Jan 17, 2016 rated it it was amazing
Disappointing to see this have such a low average score here. The book is written as letters to an Englishman (of which I am), which really added to it. There is romanticising of early America but it's charming in its way. To have it all decline and falter as the book grows darker towards its second half is heart wrenching. I read and discovered this out of interest for the period, perhaps that's why this review contrasts to those who were made to read it by school/college. This book is a long f ...more
J. Alfred
Jun 23, 2011 rated it it was ok
Probably more up the sociologist or historian's ally than my own, this is still an interesting collection of letters from the eponymous American farmer immediately preceding and during the Revolution. The letter(s) dealing with slavery (the author regards northern and southern slavery to be two very different animals) and the last, after the fighting has started, are the most worthwhile for a casual reader.
Aug 30, 2015 rated it it was ok  ·  review of another edition
Shelves: for-school
Perfectly OK. Not great, not horrible. Just in the sweet spot of "meh." America is romanticized, but considering the time period, I suppose that's part of the charm, nice and folksy. I actually like the latter half, when it takes a considerably darker turn. I don't know what that says about me and my gloomy, pessimistic sensibilities. I guess the realism here is just the right amount of grit. Other than that, I'm not going to remember it in a few months. Heck, maybe even in a few weeks.
Feb 02, 2012 rated it really liked it
Oh hell yes. I love this guy's style. He asserts that basically all Nantucket dwellers were morphine addicts. Crazy 18th century loose relationship with the truth, but I'm sure half of what he says is somewhat valid and it's all pretty compelling stuff. Who doesn't want to know about life on the American frontier before it moved so far west.
Sam Motes
Jun 12, 2016 rated it really liked it
This was an interesting look into the mind of a farmer during the formative years of what would become the United States. The melting pot and strong people in charge of their destiny fill the letters. A big thanks to Nathaniel Philbrick to suggestion this read during his discussion on his book Valiant Ambition.
Mark Valentine
Mar 17, 2016 rated it really liked it
As a tool for understanding the 18th Century colonial, reading Crevecoeur is essential. He writes as an observer and unlike Jefferson, who infuses his Notes on the State of Virginia with supporting data, Crevecoeur limits himself to impressions and hearsay. I think it an immensely valuable study on par with Tocqueville.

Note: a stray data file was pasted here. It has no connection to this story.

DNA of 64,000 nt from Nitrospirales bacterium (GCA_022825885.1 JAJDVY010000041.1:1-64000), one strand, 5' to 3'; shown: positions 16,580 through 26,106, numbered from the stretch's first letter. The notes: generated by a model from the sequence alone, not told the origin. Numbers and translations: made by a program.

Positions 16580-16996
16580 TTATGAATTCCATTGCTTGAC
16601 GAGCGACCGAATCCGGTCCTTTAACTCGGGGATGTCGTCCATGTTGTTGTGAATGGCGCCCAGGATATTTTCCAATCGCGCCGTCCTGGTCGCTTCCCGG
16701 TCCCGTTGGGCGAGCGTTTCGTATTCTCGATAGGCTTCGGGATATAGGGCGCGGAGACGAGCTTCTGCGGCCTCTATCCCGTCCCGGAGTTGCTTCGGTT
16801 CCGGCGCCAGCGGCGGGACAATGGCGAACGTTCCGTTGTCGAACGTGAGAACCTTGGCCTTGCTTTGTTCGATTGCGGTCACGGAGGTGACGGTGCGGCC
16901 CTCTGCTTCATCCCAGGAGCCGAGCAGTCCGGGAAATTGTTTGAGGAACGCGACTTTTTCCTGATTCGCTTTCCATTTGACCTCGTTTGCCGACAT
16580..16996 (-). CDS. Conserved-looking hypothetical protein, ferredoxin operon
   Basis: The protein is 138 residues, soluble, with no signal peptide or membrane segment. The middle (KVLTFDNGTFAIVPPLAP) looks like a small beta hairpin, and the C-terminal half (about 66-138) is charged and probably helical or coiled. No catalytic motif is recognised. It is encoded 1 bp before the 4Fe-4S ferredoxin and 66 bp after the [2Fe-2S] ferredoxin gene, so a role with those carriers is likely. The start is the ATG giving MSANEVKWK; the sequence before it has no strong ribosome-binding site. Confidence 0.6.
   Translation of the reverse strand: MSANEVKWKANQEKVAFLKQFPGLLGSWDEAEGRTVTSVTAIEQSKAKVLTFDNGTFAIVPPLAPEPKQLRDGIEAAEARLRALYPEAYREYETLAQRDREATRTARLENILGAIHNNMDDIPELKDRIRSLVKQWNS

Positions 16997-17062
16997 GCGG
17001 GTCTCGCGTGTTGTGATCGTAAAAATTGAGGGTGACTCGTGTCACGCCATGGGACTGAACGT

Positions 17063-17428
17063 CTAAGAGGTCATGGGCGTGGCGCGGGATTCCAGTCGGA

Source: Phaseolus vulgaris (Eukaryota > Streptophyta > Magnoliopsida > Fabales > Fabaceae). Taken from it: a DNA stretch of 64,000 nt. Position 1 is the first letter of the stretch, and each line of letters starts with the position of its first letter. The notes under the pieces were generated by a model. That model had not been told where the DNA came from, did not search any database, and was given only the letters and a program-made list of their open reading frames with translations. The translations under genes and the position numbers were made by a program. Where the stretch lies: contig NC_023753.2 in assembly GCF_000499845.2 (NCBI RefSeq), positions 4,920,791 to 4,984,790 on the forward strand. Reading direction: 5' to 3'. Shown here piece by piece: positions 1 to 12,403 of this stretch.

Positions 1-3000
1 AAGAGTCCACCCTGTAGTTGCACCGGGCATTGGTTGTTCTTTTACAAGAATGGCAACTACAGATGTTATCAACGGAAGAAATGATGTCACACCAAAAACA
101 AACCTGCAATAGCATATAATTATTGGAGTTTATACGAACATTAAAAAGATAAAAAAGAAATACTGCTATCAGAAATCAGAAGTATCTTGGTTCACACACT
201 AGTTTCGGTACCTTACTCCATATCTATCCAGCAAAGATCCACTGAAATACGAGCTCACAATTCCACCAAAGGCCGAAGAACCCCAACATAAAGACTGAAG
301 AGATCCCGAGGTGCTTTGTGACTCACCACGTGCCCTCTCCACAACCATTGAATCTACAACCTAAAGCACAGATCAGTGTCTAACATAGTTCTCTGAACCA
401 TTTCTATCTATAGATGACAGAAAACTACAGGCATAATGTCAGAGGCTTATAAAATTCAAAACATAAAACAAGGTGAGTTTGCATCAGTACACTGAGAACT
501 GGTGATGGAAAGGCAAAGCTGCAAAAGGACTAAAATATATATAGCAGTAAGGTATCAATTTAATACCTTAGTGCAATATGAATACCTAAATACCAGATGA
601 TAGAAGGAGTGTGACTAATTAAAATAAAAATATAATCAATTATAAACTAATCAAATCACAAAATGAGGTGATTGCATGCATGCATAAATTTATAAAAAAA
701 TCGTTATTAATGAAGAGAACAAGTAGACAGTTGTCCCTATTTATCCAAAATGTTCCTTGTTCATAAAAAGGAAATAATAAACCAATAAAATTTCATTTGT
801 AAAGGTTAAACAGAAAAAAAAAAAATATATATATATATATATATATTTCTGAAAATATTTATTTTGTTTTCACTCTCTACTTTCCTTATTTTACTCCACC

Abeer Abdullah
Crevecoeur, at least compared to his contemporaries, is sort of a realist, and it's interesting to see a realist's perspective on The New World. I took this for survey of american literature class, and it was refreshing after reading so much unbearable puritan literature. letter 9 was the best.
Mar 10, 2013 rated it liked it
Shelves: hillsdale, 2013
These were an interesting contrast to other views of early America, especially in regards to the revolution. The debate over its fictionalization vs. biography is intriguing.
Aug 02, 2014 rated it really liked it
don't know why it's given such a low average rating. I liked what is an American
Aug 15, 2012 rated it did not like it
had to read this in college. I never finished it. It was too hard to get through.
Oct 12, 2015 rated it did not like it
Jest taka zasada, że jeśli nie ma się nic do powiedzenia, to się milczy. J. Hector St. John de Crèvecoeur, you blew it, man.
Dec 01, 2012 rated it did not like it
Shelves: sxoli
θελω η σχολη μου να κατεδαφιστει!!γινεται??????????
Sannie Hald
Letter III: What is an American?
Brian Merritt
Interesting and positive. It's regarded as the first piece of American Literature.
Skittle Booth
Feb 21, 2013 rated it liked it
An interesting peek into the past
Mar 05, 2012 rated it really liked it
Read Letter III - "What is an American?"
Sangeeta Paul
Jan 11, 2013 rated it liked it
Letter 3!
Calvin Funk
Sep 22, 2011 rated it liked it
As far as early American fiction goes, I thought this was pretty good. I like it for it's literary qualities and it's commentary on early American life.
Dec 14, 2016 rated it really liked it  ·  review of another edition
this is one of those old books where a cool guy tells you about things he saw or heard or thought about
James Violand
May 20, 2011 rated it liked it  ·  review of another edition
Recommends it for: American history buffs.
Shelves: own
A Frenchman in pre-Revolutionary America up through 1782 farms in New York and corresponds with an Englishman by letter. Very enlightening.
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Michel Guillaume Jean de Crèvecœur (December 31, 1735 – November 12, 1813), naturalized in New York as John Hector St. John, was a French-American writer. He was born in Caen, Normandy, France, to the Comte and Comtesse de Crèvecœur (Count and Countess of Crèvecœur).
More about J. Hector St. John de Crèvecoeur...